Latin America, philosophy in

DOI: 10.4324/9780415249126-ZA009-1
Version: v1,  Published online: 1998
Retrieved July 23, 2024, from

Article Summary

Geographically, Latin America extends from the Mexican–US border to those regions of Antarctica to which various Latin American countries have laid claim. It includes the Spanish-speaking Caribbean. Philosophy in Latin America dates from pre-Columbian (before 1492 in Hispanic America) and precabralian times (before 1500 in Brazil). Autochthonous cultures, particularly the Aztecs, Mayas, Incas and Tupi-Guarani, produced sophisticated thought systems centuries before the arrival of Europeans in America.

Academic philosophy began in the sixteenth century when the Catholic church began to establish schools, monasteries, convents and seminaries in Latin America. The seventeenth century saw little philosophical activity as effort was made to use academic thought to maintain the status quo, which reinforced a basically medieval worldview. Intellectually, the eighteenth century perpetuated this calm traditionalism until mid-century when a generation of Jesuits tried to break with the thought of Aristotle in order to modernize it. Political turmoil prevented academic philosophy from broadening in the early part of the nineteenth century. Later in the nineteenth century and into the early twentieth, positivism eventually became entrenched in most Latin American countries. In the early twentieth century new intellectual movements began as a backlash against anti-positivism.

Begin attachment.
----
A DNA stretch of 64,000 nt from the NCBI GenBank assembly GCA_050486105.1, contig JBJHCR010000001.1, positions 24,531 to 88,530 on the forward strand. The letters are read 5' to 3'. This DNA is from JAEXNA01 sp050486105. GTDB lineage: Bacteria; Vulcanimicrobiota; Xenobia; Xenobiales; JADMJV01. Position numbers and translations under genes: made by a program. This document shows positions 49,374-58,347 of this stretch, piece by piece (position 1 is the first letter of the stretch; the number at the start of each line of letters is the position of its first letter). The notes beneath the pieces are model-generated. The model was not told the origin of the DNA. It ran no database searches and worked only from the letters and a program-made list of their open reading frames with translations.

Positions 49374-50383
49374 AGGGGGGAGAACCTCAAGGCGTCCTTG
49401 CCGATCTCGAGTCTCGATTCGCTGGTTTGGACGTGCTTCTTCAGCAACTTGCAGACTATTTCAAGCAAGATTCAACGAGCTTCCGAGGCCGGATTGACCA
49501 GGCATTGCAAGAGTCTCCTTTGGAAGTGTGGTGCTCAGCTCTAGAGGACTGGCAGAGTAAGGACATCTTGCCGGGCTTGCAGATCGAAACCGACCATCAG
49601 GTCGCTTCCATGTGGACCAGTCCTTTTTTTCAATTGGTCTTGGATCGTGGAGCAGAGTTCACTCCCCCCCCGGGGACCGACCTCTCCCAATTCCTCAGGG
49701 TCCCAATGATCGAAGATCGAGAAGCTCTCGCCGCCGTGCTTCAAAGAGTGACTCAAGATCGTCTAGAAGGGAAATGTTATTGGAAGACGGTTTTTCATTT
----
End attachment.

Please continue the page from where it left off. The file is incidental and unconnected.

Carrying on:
Citing this article:
Oliver, Amy A.. Latin America, philosophy in, 1998, doi:10.4324/9780415249126-ZA009-1. Routledge Encyclopedia of Philosophy, Taylor and Francis,
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